The apex court noted: This is a case of terrorist attack from across the border, it has a magnitude of unprecedented enormity on all scales. The conspiracy was as deep and large as it was vicious. Preparation and training was as thorough as the execution was ruthless. The court refused to show mercy on any counts except to state: The only mitigating factor is the appellants young age, but that is completely offset by the absence of any remorse on his part, or possibility of any reformation. The court rejected his claim that he was not given a fair trial and that his confessions were not voluntary.

Regarding capital punishment, the Supreme Court said: As long as the death penalty remains on the statute book as punishment for certain offences, including waging war and murder, it logically follows that there must be some cases, however so rare or one in a million, that would call for inflicting that penalty.

Kasabs role

Interestingly, Kasab was not just one of ten terrorists. He played a crucial role in the entire attack and his capture, therefore, was significant. It was Kasab who beheaded the navigator of the fishing trawler that the terrorists hijacked and used to enter Indian waters. At the CST, he and Ismail killed 52 people the highest toll among the five targets. The duo was responsible for attacking Anti-Terrorist Squad chief Hemant Karkares car and killing him and two senior police officers, Vijay Salaskar and Ashok Kamte, at the Cama and Albless Hospital near the CST. The terrorist duo then hijacked a police vehicle and drove through the Metro Cinema area, killing two more policemen on the way.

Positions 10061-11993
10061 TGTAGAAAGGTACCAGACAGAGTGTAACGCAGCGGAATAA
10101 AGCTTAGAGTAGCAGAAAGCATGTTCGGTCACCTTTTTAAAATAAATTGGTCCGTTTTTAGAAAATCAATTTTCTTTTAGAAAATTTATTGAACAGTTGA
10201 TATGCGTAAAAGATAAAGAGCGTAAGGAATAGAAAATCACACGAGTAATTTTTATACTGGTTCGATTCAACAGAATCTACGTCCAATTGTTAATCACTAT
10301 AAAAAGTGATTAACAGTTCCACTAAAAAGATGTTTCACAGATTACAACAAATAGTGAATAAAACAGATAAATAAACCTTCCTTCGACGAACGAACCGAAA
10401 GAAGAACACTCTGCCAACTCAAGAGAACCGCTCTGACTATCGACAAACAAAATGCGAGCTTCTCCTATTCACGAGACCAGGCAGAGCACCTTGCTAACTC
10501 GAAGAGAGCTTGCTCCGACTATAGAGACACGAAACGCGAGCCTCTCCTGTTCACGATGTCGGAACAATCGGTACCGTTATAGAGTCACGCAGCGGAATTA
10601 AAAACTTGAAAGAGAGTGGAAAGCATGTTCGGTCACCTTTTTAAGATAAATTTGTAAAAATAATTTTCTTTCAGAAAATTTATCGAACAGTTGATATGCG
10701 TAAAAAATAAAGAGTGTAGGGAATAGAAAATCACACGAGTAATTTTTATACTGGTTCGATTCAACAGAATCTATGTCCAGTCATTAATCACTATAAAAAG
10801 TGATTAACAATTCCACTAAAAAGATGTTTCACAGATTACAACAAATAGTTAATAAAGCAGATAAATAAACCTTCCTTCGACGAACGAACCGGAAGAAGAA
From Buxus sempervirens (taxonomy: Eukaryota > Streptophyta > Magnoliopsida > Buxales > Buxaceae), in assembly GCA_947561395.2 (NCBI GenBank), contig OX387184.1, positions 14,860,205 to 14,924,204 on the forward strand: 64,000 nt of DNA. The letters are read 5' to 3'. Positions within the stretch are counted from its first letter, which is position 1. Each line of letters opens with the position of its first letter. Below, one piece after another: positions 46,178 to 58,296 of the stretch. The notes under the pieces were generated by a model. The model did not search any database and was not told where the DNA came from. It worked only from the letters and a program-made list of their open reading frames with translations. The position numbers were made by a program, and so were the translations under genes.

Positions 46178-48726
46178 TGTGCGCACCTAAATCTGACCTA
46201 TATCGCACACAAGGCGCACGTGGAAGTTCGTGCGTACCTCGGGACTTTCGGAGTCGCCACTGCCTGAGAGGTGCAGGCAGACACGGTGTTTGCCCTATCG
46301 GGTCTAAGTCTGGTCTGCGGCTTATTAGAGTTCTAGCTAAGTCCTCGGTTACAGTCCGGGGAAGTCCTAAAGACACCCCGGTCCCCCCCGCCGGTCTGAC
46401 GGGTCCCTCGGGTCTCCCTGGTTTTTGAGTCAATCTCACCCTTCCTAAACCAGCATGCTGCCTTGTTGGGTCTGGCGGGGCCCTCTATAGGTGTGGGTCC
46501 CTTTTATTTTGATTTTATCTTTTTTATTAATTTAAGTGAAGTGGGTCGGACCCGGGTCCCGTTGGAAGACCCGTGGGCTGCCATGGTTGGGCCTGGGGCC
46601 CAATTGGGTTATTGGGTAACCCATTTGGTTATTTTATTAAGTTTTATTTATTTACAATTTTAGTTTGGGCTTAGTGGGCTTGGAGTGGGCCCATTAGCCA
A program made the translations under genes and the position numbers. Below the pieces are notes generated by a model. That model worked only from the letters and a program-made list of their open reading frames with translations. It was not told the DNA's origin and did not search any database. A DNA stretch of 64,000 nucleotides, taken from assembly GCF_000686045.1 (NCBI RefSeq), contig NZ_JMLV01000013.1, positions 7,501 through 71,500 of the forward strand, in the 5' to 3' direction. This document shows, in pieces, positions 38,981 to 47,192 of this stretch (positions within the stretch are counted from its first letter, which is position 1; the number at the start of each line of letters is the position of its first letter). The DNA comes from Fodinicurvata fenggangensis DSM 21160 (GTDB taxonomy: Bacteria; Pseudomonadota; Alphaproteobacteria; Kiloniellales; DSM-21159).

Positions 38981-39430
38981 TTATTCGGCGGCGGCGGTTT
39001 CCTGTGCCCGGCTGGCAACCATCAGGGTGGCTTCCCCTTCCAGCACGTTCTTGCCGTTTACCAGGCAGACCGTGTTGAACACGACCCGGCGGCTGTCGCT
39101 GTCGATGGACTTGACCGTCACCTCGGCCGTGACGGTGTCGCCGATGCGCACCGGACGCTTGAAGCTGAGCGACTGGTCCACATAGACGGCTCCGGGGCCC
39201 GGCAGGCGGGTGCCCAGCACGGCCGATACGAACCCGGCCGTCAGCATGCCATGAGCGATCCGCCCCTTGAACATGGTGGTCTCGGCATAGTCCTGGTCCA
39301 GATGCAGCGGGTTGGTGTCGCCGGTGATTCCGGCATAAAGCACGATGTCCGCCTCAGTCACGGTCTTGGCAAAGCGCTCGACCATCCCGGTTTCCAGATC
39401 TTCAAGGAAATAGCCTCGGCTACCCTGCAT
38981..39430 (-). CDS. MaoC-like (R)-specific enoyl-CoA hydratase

Ever since his capture, Kasab has been kept in a high-security, bomb-proof cell at the Arthur Road Jail in Mumbai. The special court, which tried him, was set up just below that cell so Kasab would not have to be ferried to a court. Crores of rupees have been spent on keeping him alive as the lone captured terrorist could provide investigating agencies clues to the 26/11 attack and, perhaps, lead to the groups and planners of such conspiracies.

Given that there have been so many terror attacks on Mumbai in the past decade, it was critical to get as much information out of him as possible, said Rakesh Maria, chief of the Special Investigation Team (SIT).

It was a unique investigation in which 657 witnesses were examined and investigating agencies from all over the world were involved, Maria said after the Supreme Court verdict. He told the media that the investigation was challenging as the conspiracy had been hatched on foreign soil and the terrorists were well-equipped and well-trained. Maria had earlier said: He (Kasab) is deeply indoctrinated. Although he doesnt know much about pure Islam, he is completely brainwashed into hating India.